Forget the economy, there’s a new threat to growth in global trade and to the manufacturers that produce it, the retailers that import it and the carriers that move it.
That protectionism isn’t a recent phenomenon — it’s existed for as long as trade across borders has — isn’t the point. That it’s seemingly thriving in this age of free trade only serves as another gust in the stiff headwinds global ocean and air carriers face in their fight for some semblance of supply-demand equity.
The evidence — and impact — is daunting. Within the last few months, several reports have surfaced pointing to the effects new protectionist measures are having. Roberto Azavedo, director general of the World Trade Organization, last fall told CNBC that the group was lowering estimates for global trade growth in 2013 and 2014 because of protectionism around the world. The downgrade came even as signs pointed to economic strengthening in moribund regions such as Europe and the U.S.
“Protectionism is going up, it’s going up slowly, gradually, inching up; but it’s also growing in different ways, it’s becoming more sophisticated, it’s become more complex, more difficult to detect,” Azavedo told CNBC.
Azavedo was speaking just days after the European Commission issued a report saying more than 150 new trade restrictions had been created in 2012-13, and nearly 700 since October 2008 at the dawn of the global financial crisis and the Great Recession it spawned.
The International Air Transport Association, meanwhile, cited the “almost 500 protectionist measures taken in 2012” alone as a primary reason for weakness in global trade. A sharp divergence in freight vs. passenger revenue tells the story. After being virtually evenly matched at approximately $75 billion in 2010, passenger revenue in 2013 was expected to reach more than $85 billion as freight revenue was on pace to sink below $60 billion, according to IATA.
And that leads us to the largest ocean carrier alliance in history: the P3 mash-up of the top three lines by capacity — Maersk Line, CMA CGM and Mediterranean Shipping. The alliance is all but sewed up in the U.S. and Europe, and its fate seemingly rests in the hands of China, a country that not only is increasingly looking inward, but also isn’t immune to protecting its state-owned interests. In this case, that would be Cosco and China Shipping, which compete on the very east-west trades the P3 is targeting.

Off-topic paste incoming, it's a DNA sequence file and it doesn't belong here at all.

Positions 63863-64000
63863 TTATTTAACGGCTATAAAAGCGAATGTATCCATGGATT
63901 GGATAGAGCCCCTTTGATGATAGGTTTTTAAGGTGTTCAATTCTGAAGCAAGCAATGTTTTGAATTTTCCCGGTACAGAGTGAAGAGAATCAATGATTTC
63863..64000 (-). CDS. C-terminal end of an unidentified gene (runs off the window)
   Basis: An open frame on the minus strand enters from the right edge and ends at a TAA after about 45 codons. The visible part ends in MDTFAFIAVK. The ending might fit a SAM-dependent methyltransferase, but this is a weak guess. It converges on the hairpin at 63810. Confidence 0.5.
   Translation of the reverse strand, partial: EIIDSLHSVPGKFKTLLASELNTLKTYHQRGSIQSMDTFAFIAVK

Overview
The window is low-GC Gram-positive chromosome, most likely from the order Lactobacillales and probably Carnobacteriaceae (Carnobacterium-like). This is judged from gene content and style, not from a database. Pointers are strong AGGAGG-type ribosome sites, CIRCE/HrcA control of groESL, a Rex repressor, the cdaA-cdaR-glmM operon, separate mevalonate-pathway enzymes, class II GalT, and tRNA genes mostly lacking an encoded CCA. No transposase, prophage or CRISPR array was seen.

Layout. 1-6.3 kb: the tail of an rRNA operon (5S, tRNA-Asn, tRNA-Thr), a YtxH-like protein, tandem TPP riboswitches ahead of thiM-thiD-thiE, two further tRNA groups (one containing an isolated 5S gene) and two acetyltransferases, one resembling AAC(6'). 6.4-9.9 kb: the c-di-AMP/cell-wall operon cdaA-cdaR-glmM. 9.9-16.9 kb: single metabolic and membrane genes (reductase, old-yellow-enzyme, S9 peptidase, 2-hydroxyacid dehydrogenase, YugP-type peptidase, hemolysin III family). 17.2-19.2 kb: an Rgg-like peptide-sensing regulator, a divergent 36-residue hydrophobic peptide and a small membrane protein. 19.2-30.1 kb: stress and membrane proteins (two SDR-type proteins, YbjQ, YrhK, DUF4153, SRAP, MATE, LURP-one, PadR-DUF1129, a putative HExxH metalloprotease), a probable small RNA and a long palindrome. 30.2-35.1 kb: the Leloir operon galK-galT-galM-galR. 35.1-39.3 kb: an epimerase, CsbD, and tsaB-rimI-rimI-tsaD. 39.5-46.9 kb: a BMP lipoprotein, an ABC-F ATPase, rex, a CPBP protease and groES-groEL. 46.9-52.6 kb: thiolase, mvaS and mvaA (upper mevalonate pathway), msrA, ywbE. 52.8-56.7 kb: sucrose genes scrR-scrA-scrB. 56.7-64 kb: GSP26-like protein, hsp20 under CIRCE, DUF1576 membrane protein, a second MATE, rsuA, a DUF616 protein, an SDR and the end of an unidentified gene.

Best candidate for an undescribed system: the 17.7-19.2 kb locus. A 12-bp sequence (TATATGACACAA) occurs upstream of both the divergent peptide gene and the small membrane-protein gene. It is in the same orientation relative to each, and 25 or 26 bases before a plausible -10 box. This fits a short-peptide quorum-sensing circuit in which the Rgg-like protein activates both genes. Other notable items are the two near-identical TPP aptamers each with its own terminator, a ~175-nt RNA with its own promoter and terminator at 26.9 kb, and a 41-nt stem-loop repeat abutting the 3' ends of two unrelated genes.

A year ago, the exporting world was abuzz about China’s so-called Green Fence policy, ostensibly aimed at rooting out environmentally damaging contraband contained in shiploads of raw materials — that is, scrap and other products that feed the country’s industrial complex. It came with more than a few whispers that the policy was protectionism in disguise.
We’ll know soon enough if China allows the P3 to proceed, or if it puts up a seawall to protect its own.
We’ll also know soon enough the fate of the Trans-Pacific Partnership among the U.S. and 11 other Pacific Rim countries that, all told, account for some 40 percent of the global economy — and the U.S. and EU are just warming up on their own blockbuster free trade agreement that would boost two-way trade.
But we wonder: For all the benefits these deals could bring trade and transportation interests, the wave of protectionism across the globe will serve as a ball and chain on growth, so just how “free” is free trade?